On a fairness level, it seems unfair then to restrict the father’s parenting time when he does not know what is being said about him. The mother alleged that their child suffered from extreme anxiety and depression, but is that necessarily attributable to the father? Depression is an illness and not something that someone just overcomes. So how can taking away the father’s parenting time alleviate that problem?
The child also exhibited concerning symptoms, which the mother blamed on the father once his parenting time resumed. The mother said that the child believed she was trying to kidnap the child and poison his food. The mother stated that she would not be telling the child that, so the father must have been doing it. Without knowing exactly what the child said, however, based on the trial court’s ruling, I imagine it would be hard for the father to combat the words the mother was saying the child said about him.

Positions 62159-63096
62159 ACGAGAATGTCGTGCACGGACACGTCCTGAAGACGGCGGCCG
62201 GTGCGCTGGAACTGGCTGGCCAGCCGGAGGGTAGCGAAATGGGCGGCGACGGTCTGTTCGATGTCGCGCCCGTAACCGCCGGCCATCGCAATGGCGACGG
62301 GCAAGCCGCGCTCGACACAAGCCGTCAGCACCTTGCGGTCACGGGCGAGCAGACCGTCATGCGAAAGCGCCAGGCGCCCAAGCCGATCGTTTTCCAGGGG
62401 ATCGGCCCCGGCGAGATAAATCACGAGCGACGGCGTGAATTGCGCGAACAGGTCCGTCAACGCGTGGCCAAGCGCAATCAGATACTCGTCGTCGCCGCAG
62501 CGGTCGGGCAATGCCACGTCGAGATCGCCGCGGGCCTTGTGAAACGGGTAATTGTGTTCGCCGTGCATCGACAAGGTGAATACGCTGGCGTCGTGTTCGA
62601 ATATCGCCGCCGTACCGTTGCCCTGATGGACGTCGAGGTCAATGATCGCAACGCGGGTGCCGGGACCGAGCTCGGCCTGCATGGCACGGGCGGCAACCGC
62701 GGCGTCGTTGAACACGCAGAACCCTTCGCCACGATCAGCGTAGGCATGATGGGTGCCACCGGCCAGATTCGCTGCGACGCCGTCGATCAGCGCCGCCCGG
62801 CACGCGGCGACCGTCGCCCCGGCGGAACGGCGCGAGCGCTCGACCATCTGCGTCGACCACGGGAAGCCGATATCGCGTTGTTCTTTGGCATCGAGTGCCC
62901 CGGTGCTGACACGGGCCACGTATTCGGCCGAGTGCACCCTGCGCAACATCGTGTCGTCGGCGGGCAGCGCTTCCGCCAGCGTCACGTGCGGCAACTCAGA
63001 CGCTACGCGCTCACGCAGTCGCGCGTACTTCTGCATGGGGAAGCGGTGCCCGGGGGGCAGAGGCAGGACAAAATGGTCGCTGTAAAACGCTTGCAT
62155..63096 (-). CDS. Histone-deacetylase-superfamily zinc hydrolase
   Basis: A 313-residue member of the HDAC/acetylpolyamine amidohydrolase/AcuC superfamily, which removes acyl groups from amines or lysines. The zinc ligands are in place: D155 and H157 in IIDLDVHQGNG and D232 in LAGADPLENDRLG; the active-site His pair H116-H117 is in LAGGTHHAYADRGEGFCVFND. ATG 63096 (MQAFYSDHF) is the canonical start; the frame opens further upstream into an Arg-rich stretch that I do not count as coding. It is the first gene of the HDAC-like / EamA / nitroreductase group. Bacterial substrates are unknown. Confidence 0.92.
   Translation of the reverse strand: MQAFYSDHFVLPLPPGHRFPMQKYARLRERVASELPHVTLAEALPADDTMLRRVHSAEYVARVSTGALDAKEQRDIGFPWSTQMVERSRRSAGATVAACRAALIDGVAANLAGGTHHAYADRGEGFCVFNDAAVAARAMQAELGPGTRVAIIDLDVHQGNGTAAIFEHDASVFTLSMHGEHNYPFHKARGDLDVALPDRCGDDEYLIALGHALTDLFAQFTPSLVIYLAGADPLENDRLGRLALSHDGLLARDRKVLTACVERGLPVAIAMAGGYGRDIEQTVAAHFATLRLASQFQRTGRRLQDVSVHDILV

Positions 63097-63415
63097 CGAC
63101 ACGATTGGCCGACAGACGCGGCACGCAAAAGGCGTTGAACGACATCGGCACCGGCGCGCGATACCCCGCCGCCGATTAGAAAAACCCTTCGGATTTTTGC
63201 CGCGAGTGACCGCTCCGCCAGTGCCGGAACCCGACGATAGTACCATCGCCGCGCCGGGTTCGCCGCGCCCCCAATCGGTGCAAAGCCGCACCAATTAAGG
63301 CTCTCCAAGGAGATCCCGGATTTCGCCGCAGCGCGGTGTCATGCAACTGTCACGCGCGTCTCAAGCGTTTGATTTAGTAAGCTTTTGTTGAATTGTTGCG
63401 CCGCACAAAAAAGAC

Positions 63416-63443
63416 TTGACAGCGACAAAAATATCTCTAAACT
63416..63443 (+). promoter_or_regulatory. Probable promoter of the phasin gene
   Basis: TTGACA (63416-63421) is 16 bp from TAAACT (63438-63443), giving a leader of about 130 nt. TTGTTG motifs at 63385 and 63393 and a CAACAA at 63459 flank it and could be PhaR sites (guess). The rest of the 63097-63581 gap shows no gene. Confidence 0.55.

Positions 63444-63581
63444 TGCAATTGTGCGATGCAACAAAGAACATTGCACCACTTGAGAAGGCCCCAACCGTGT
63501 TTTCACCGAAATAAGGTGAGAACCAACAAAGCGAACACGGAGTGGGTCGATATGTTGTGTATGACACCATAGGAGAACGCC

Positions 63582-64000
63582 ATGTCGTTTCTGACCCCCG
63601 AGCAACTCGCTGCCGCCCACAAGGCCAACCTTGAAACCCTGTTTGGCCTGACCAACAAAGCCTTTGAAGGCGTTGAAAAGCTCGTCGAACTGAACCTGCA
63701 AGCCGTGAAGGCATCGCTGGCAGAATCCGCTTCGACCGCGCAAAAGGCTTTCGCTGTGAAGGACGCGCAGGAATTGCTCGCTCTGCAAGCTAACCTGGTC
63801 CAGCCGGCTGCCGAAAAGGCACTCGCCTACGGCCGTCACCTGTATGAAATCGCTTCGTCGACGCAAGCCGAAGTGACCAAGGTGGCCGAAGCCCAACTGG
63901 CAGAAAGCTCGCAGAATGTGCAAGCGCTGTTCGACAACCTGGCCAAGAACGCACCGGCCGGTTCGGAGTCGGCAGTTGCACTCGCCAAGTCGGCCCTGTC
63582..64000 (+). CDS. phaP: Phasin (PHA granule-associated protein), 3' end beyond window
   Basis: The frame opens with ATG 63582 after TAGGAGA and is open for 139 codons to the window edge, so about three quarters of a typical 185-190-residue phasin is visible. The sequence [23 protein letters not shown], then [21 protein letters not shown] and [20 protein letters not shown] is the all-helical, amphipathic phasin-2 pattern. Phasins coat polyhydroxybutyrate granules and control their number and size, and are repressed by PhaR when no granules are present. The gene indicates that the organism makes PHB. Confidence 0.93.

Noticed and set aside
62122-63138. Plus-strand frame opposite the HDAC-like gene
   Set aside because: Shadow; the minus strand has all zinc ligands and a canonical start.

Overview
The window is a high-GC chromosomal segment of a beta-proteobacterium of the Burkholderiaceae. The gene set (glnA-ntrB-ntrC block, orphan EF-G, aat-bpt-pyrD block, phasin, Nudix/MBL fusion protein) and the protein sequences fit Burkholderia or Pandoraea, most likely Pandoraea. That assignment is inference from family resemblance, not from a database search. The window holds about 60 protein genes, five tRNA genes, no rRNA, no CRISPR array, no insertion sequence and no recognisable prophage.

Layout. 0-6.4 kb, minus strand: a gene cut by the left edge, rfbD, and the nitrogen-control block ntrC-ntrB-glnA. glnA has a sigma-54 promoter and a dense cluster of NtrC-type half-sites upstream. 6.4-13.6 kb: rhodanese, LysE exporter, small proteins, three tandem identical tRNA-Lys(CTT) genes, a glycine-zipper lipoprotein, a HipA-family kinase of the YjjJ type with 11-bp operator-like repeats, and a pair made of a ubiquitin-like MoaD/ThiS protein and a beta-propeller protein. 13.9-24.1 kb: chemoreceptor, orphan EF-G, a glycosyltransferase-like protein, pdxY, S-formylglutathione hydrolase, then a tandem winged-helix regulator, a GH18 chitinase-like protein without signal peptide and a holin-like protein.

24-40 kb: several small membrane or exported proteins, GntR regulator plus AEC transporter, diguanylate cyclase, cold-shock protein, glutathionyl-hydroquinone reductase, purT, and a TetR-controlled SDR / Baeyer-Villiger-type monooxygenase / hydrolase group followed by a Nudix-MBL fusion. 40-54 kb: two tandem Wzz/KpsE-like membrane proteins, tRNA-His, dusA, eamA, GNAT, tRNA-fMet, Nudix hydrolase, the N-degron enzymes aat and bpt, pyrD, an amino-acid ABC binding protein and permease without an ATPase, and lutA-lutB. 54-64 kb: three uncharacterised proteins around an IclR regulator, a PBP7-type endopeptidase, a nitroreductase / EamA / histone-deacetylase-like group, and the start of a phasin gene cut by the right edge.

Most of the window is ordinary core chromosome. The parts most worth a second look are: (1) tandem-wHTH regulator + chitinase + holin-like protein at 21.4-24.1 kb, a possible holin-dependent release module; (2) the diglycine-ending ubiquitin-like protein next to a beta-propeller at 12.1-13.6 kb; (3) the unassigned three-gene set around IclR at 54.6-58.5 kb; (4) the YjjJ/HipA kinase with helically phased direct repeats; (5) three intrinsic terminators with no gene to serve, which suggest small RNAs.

After the child had an emergency appointment with the psychiatrist, the psychiatrist and other health professionals advised that the child begin a partial hospitalization program. It was alleged that the father was not supportive of the child’s therapy and had refused to communicate with past health professionals. But again, how can the father be supportive of the child’s therapy if he isn’t being given access to the information? It is hard to understand how a mental illness of one’s child then becomes a parent’s fault, as if someone could make someone mentally ill. The court suspended the father’s parenting time.